Oak skirting can be the perfect addition to your home. It brings a sense of style and warmth to any room and can upgrade your house. It is important that you are certain on your skirting before you install it as it isn’t something that gets replaced very often. If you need help installing oak skirting, choosing between MDF and oak, or even just looking for some inspiration, you’ve come to the right place! Timber 2 U Direct have put together a guide to adding oak skirting to your home, complete with benefits and tips!
What is oak skirting?
Skirting boards have been around for centuries and serve a few purposes. They can be added to rooms for purely decorative reasons. In period houses, you might find high skirting boards with designs and detailing. In its simplest form, skirting is a plank of wood that has been fixed to the bottom of a wall. They are usually fitted to protect the wall from knocks, scrapes, and marks that those everyday activities may leave, such as hoovering, mopping, and moving furniture. They can also be used to hide unattractive and uneven floor or wall edges.
Why choose oak skirting over MDF?
If you have done your skirting board research, you may have heard the term MDF thrown around. MDF stands for medium-density fibreboard. Despite being a little more affordable than oak skirting, MDF can’t offer the same authentic look as oak does. Hardwood skirting is very high quality and can provide you with protection for your walls for an extended time. It is durable and has a low moisture content which means it will retain its shape over a long period of time and throughout any cutting and fitting that occurs. Not only is it durable, but it provides your home with that premium feel. The wood is more natural than MDF and is suited to homes that are looking to give a rustic, classic feel. If you are a fan of exposed woods, then oak is perfect for you.
Tools you will need to install skirting
Ensure you have the correct tools for fitting your skirting. You will need:
- A mitre or tenon saw
- Tape measure
- A pencil
- Wood glue
- 2nd fix nail gun
- Nails and screws
- Mitre box
How to cut oak skirting
Before installing your skirting, you will need to cut it. Our made-to-measure services mean you might not need to use this information, but we are going to share it with you just in case you over measure.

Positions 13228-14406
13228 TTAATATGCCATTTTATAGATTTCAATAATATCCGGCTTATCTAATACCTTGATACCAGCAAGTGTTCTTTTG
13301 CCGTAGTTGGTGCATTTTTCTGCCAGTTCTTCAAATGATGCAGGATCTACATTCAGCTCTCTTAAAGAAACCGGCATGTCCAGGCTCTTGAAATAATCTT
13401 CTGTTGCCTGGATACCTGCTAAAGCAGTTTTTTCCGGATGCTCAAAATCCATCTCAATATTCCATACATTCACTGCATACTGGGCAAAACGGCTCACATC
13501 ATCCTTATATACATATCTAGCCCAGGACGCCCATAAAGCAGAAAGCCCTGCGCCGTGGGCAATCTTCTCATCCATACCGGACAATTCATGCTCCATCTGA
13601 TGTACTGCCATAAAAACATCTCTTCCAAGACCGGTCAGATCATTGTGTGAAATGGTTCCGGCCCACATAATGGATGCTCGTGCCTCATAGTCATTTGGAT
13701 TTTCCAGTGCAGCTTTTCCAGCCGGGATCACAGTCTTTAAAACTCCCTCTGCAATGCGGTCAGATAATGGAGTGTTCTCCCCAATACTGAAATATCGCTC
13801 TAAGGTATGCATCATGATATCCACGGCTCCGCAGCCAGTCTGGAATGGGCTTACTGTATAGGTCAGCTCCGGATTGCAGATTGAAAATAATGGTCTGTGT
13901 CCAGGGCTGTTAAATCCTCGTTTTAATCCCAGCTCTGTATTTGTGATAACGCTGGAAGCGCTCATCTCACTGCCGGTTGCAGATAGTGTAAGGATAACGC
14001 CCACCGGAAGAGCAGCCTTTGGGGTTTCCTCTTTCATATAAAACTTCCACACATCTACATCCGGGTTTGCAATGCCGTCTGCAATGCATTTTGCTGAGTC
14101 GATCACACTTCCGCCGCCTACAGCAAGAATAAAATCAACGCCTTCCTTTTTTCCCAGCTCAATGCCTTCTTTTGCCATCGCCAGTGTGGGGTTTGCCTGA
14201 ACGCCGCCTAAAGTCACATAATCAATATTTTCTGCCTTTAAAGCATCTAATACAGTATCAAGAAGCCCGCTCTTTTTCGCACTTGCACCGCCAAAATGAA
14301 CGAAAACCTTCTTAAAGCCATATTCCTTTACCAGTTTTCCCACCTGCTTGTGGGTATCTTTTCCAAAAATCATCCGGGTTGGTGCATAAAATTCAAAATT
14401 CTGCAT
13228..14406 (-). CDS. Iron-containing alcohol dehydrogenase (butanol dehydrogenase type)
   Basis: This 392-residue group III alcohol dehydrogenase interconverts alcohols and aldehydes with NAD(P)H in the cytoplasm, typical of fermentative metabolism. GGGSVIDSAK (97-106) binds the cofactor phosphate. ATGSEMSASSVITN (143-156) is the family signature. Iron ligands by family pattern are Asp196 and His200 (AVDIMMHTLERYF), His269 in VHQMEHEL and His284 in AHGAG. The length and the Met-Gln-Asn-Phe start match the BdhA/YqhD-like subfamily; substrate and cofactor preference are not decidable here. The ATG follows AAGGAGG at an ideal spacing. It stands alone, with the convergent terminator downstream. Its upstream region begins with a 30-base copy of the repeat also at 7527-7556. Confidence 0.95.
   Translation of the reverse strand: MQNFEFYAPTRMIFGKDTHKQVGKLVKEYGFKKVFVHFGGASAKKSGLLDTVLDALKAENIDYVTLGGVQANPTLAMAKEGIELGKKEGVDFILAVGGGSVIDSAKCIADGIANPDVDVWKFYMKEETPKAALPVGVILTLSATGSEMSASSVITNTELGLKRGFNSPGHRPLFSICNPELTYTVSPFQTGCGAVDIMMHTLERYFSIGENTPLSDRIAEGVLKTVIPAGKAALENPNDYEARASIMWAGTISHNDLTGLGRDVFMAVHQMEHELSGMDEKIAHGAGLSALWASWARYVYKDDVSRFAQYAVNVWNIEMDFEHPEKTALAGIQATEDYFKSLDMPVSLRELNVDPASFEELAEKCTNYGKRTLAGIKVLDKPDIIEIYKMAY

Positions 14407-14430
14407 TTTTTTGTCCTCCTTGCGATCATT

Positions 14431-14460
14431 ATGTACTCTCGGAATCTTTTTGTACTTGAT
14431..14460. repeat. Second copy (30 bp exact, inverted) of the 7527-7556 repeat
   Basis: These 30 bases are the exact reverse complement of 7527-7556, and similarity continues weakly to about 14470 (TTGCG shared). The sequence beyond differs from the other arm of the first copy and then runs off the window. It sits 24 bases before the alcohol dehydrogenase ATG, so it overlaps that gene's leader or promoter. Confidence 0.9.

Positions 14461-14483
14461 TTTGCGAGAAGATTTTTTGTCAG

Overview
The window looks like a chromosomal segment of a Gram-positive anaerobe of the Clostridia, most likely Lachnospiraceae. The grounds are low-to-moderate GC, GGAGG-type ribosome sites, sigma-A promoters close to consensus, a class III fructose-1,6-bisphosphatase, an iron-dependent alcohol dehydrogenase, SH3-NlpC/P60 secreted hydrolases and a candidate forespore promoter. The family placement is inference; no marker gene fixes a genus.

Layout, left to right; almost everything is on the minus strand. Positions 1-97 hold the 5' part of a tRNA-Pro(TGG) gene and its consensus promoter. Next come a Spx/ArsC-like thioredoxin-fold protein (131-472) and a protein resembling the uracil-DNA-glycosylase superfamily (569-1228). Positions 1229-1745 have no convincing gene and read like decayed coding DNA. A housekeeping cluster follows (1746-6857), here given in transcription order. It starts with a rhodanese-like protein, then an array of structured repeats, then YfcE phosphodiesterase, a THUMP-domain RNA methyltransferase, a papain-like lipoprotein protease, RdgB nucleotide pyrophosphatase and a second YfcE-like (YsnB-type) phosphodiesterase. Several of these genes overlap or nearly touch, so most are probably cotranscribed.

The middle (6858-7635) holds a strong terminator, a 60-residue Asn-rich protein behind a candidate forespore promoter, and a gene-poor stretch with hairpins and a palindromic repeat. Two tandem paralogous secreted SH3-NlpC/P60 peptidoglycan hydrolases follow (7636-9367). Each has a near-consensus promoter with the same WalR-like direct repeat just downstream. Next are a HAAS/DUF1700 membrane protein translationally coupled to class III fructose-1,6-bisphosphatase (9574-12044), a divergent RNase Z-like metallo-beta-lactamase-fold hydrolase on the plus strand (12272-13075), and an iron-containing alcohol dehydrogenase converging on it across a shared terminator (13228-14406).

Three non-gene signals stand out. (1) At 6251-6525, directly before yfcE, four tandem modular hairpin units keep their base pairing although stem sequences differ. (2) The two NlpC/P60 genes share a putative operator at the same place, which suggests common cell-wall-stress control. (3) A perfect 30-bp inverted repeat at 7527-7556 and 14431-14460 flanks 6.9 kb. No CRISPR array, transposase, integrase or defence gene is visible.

Before cutting your skirting, ensure you have the correct measurements and mark out where you are going to cut. This will prevent any further issues with the installation. To get smooth edges when cutting, we would recommend using a mitre saw or a tenon saw.
This is perhaps the most difficult part of cutting an oak skirting board. The pieces on a corner will need to fit together seamlessly and therefore, must be cut on a 45-degree end cut. To get this perfect cut, use a mitre box. You can get one specifically made for use with skirting boards, but a normal one will also be okay to use. For internal corners, one end needs to be square and the other needs to be shaped to the profile. This is called a profile joint. It is cut this way so they fit together seamlessly.
How to fit oak skirting
Firstly, locate where you want to place your skirting board on the wall. Mark the wall with a pencil to ensure the correct position. Start with the longest part of the wall furthest from the door and work your way round towards the door. This not only saves time but allows your skirting boards to fit together better.
Use plenty of wood glue before nailing or screwing your board to the wall. This will allow it to stay in place and you will have less room for error when drilling or hammering.
The type of wall you are fixing your skirting to is going to make a difference to the method you use. If you are fitting it to a brick or concrete wall, there are a few methods you can use. In the past, cordless drills have been used, but this can easily split the boards. The best alternative to this is to use dowels. It is a much neater method and will not cause any damage to your wood. Ensure you drill into the dowels bit by bit and clear the dust as you go. You may also need to use a hammer in order to not blunt your drill bit.
If your skirting board is going to be stained or varnished, you will want to reduce the number of holes you make. In this instance, you can use rawl plugs and fix the skirting board in place with lost head nails. Avoid drilling for this option and hammer the nails in instead.
Buying oak skirting
Here at Timber 2 U Direct, the online trading arm of Brooks Bros LTD, we have oak skirting available for purchase. Our skirting can be purchased in 6 varieties of profile, which can be cut to your measurements and delivered directly to your door. All of our oak timber comes from FSC certified forests so you can ensure your wood is not only ethical but also of the highest quality.
If you are ready to start fitting a skirting board in your home, contact our team today or call us on 0115 993 1111 for more information about our oak skirting profiles or timber options.